If you’re considering buying a project vehicle for the autumn weather, read on. Vintage or classic cars are on demand now more than ever, and that means they can be quite pricey. For an average collector, the prices are far out of reach, and you can only dream of owning a 1971 Plymouth Superbird 440 or Dodge Charger R/T 440. That being said, many classic car collectors nowadays turn to restoring their own classic cars or the ones they find.
Restoring a classic car can be a challenge. It’s no walk in the park, no doubt about that. But it can also be extremely exciting and rewarding. We have the storage and parking space for your project vehicle until you’re ready to get started. With the right tips and tricks up your sleeve, you can choose the right car and restore it to its former glory. But there’s plenty of work before you get there.
Let’s get started:
Choose the car carefully
Before you even embark on this journey, you need to make sure that you’ve made the right choice. Not every old car is worth restoring. You need to choose the type that is desirable, and that will remain so for at least some time. Most of the old cars aren’t worth much and won’t do you any good to restore them because their value on the market is low.
Don’t buy on impulse the first old car you set your eyes on just because you think it looks good. Make an informed decision by doing some research beforehand. Doing some research on the web about the make and model of the car will give you valuable insights whether or not the car is worth restoring in the first place.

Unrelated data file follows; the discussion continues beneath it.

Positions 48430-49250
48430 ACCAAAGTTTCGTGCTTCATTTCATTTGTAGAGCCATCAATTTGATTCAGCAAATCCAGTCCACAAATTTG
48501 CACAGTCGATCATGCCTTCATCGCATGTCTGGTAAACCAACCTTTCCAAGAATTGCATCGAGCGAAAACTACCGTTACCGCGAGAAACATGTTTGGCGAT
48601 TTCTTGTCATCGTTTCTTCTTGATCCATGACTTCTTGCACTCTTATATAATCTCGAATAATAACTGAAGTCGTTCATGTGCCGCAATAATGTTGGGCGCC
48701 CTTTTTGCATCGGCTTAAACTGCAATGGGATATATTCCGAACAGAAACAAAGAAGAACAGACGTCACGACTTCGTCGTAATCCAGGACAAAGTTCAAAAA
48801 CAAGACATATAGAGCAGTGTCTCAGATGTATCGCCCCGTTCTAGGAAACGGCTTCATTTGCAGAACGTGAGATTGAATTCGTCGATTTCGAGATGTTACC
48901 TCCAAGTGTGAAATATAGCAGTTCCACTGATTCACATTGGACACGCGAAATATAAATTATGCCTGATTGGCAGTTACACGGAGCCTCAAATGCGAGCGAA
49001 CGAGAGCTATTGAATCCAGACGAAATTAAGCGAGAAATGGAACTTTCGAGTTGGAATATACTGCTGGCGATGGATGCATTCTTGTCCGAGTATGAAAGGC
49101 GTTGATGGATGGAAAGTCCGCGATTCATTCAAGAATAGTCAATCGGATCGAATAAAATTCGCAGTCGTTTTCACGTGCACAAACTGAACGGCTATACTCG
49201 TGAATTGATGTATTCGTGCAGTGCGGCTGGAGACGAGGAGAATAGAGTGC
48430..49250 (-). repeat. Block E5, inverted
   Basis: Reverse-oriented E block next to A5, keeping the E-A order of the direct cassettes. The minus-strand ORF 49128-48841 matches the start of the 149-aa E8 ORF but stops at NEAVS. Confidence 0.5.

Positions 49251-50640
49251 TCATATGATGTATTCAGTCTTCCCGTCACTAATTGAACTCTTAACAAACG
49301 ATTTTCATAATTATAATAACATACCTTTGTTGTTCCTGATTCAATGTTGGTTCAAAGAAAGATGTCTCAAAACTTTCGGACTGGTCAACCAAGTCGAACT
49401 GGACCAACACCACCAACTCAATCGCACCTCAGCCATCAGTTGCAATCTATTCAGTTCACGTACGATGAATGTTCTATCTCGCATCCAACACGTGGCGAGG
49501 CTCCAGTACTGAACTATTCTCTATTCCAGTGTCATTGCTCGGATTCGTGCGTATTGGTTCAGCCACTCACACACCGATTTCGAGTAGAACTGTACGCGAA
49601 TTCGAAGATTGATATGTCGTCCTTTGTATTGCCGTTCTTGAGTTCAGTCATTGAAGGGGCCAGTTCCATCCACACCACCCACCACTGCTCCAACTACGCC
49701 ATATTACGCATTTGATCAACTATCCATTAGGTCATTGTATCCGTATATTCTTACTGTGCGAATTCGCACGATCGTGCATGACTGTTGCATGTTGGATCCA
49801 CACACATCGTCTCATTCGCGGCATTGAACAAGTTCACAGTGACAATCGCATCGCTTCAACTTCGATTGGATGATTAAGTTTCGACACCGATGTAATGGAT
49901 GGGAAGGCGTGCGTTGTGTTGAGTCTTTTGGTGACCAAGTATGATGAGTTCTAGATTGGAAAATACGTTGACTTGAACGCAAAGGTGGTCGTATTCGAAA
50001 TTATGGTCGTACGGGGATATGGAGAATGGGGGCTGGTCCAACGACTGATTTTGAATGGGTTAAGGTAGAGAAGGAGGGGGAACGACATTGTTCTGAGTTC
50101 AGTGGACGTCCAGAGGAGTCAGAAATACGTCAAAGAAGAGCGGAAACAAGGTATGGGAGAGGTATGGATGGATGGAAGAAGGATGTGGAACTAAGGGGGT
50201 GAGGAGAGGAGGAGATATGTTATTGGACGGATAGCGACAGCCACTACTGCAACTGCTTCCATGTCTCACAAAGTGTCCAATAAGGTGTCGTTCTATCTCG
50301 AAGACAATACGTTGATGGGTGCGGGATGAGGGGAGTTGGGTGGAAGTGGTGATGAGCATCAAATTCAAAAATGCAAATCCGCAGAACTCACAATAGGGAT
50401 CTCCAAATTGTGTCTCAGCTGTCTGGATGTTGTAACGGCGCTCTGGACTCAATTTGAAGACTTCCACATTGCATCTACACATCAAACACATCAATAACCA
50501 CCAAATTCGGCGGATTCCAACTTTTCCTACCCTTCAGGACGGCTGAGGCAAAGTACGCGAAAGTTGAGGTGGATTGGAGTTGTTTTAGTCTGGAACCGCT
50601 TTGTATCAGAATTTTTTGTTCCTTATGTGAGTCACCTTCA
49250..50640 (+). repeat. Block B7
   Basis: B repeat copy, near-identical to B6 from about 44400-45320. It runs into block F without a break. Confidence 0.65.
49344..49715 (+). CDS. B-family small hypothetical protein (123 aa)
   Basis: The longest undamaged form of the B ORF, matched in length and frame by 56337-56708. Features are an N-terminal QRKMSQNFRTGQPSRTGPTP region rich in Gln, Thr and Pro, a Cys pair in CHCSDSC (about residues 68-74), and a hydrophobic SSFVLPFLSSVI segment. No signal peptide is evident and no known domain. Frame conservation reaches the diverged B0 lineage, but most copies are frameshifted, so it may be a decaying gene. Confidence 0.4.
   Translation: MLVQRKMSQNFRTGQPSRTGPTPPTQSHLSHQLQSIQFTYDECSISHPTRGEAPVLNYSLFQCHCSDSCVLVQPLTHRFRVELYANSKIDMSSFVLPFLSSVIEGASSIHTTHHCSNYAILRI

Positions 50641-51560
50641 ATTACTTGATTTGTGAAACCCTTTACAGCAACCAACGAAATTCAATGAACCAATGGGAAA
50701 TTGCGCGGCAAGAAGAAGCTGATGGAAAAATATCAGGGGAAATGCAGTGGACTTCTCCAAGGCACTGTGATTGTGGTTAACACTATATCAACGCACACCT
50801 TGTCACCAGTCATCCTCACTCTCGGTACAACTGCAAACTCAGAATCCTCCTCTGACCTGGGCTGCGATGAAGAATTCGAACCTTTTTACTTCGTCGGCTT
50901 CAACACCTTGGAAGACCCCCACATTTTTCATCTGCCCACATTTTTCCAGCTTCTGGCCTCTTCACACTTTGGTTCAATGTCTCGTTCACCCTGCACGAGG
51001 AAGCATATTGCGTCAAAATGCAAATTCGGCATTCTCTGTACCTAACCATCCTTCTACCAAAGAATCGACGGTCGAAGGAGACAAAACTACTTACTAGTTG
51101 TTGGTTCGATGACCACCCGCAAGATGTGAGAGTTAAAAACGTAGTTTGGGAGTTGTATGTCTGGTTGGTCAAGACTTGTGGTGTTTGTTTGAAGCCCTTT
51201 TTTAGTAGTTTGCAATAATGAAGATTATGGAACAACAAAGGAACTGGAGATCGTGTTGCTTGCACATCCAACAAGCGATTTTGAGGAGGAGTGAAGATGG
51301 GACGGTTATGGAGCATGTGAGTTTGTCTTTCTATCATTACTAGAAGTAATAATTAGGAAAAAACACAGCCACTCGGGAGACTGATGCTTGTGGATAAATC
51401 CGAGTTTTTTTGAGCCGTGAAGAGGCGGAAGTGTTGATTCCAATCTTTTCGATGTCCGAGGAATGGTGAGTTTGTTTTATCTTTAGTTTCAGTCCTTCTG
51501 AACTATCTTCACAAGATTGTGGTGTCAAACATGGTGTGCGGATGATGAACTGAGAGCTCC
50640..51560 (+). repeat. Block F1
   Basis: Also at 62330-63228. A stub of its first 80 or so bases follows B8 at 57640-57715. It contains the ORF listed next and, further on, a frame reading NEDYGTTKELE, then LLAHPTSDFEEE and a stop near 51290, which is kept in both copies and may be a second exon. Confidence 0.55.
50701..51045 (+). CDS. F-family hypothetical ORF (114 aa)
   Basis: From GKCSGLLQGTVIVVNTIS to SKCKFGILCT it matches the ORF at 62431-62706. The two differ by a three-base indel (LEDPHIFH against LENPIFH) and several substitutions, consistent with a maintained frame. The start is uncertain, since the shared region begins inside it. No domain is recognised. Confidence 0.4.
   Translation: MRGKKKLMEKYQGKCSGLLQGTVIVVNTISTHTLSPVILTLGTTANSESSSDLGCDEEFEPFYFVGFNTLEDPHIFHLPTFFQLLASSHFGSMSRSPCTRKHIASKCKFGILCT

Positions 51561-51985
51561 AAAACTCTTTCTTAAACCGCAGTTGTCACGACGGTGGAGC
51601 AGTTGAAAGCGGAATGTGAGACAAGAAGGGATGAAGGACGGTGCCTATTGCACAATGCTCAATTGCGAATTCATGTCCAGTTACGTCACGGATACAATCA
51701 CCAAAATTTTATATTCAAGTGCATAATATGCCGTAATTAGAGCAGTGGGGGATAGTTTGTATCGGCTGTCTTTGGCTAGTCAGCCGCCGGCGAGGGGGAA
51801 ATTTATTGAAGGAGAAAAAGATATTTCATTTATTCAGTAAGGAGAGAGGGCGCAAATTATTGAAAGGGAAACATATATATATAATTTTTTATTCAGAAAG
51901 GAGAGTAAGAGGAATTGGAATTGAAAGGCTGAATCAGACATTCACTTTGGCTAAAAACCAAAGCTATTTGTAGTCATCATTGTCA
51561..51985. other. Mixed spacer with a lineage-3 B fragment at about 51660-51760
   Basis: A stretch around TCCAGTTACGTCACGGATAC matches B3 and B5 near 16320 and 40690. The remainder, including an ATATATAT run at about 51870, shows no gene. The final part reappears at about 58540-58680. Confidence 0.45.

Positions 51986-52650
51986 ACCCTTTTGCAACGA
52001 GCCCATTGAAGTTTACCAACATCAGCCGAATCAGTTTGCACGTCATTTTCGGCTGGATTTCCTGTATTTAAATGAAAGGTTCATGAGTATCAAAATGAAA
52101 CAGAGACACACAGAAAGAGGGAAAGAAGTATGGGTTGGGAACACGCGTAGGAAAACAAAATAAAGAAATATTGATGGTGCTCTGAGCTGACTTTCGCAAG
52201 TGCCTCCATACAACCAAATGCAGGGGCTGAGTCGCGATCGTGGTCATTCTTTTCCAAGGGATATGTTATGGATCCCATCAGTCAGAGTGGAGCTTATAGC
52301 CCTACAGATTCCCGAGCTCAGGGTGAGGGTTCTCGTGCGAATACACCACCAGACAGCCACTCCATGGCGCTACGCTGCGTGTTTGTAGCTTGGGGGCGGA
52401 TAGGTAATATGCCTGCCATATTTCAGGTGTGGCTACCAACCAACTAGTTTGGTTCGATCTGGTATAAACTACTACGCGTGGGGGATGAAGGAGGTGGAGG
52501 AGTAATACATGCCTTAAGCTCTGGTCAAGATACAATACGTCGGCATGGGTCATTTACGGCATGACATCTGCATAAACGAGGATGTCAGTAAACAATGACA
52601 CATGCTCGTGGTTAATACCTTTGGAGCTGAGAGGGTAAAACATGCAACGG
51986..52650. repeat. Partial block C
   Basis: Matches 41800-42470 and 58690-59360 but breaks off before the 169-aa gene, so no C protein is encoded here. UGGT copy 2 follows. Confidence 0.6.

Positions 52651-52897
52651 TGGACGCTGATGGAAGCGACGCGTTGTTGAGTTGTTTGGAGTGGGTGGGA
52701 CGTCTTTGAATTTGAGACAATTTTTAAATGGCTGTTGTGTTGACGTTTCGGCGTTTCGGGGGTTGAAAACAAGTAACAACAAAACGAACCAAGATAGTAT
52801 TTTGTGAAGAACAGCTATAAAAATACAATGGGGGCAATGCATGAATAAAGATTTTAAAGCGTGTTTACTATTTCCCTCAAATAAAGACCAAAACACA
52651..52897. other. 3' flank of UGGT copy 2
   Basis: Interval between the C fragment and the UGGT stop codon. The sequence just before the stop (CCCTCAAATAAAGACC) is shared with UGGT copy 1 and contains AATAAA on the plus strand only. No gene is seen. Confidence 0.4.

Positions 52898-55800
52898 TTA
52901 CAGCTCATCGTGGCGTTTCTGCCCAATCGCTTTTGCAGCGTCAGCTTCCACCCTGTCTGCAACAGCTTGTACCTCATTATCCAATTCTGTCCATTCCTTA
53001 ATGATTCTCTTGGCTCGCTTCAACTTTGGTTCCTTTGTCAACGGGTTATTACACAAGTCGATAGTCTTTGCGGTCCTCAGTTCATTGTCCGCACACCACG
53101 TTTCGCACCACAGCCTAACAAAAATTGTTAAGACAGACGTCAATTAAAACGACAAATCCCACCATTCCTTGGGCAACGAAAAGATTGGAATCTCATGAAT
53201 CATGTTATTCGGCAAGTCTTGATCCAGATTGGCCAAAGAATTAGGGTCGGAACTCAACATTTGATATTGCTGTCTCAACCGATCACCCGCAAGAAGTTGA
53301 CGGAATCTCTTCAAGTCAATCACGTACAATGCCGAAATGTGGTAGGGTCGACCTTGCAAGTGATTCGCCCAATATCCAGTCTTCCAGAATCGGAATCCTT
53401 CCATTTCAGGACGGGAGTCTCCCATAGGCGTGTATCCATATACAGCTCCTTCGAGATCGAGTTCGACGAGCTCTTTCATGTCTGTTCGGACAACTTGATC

Make sure that the necessary replacement parts are available for purchase
Some makes and models are so rare that you won’t be able to find the replacement parts that you need. This can put your restoration on hold, even end it. Rare replacement parts can be so hard to get by that you will give it all up in the end. Apart from being rare, they are also expensive, precisely because they’re so rare. To make sure you stay on budget and within your schedule, do your homework before you actually make the purchase.
Think twice before buying a vehicle that won’t start or doesn’t come with keys
If you’re on a tight budget, buying a car that won’t run is going to be quite expensive. Even if you have enough money, a car that won’t start isn’t a smart investment. It is definitely a gamble. Sometimes all you’d need is a new battery, but most often than not you’d need an entire new engine which can be quite costly.
Talk to the pros
Unless you’re the expert yourself, you should always consult with someone who’s done restorations before or who knows the ins and outs of classic car restorations. Sometimes people think they know everything it takes, but they end up buying a car that is eaten away by rust. An expert will tell if the car is too rusty to restore, or perhaps too rare or damaged. Either way, two pair of eyes are better than one. After all, better safe than sorry.